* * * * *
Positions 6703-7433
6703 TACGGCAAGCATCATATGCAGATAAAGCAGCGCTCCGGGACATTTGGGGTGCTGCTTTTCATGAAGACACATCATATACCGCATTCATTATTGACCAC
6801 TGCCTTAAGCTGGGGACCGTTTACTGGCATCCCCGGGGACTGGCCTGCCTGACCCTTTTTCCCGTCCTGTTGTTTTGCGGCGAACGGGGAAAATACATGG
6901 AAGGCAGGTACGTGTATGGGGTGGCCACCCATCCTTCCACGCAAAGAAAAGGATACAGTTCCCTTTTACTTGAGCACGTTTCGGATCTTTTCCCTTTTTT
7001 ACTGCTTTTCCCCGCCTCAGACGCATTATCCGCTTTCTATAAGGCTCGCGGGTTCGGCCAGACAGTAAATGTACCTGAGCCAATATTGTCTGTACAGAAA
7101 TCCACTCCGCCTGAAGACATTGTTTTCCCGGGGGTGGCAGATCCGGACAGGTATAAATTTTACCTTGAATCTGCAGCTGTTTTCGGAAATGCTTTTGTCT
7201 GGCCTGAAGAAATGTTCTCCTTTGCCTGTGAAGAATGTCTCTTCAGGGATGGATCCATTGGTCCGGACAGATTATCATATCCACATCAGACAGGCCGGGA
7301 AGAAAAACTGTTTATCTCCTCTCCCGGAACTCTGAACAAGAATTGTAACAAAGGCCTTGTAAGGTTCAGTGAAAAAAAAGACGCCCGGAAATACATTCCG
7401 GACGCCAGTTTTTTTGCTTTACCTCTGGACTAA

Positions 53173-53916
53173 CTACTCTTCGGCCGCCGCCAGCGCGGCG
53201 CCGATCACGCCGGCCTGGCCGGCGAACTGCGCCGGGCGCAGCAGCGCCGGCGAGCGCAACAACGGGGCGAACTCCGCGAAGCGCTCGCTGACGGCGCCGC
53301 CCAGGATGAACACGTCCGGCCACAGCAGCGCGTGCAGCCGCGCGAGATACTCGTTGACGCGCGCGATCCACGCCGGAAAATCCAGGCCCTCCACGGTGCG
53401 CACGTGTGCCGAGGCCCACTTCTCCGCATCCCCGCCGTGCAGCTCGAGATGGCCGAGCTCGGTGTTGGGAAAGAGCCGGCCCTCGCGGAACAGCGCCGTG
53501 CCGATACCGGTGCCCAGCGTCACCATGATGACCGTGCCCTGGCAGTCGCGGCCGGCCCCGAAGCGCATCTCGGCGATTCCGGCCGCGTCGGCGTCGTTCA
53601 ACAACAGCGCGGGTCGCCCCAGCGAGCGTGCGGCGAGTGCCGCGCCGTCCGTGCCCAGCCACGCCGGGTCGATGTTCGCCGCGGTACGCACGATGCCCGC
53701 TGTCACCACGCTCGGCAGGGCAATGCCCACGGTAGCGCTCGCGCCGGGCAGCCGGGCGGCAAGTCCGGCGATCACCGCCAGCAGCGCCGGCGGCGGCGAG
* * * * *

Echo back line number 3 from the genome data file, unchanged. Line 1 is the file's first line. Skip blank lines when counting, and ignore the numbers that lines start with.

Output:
6801 TGCCTTAAGCTGGGGACCGTTTACTGGCATCCCCGGGGACTGGCCTGCCTGACCCTTTTTCCCGTCCTGTTGTTTTGCGGCGAACGGGGAAAATACATGG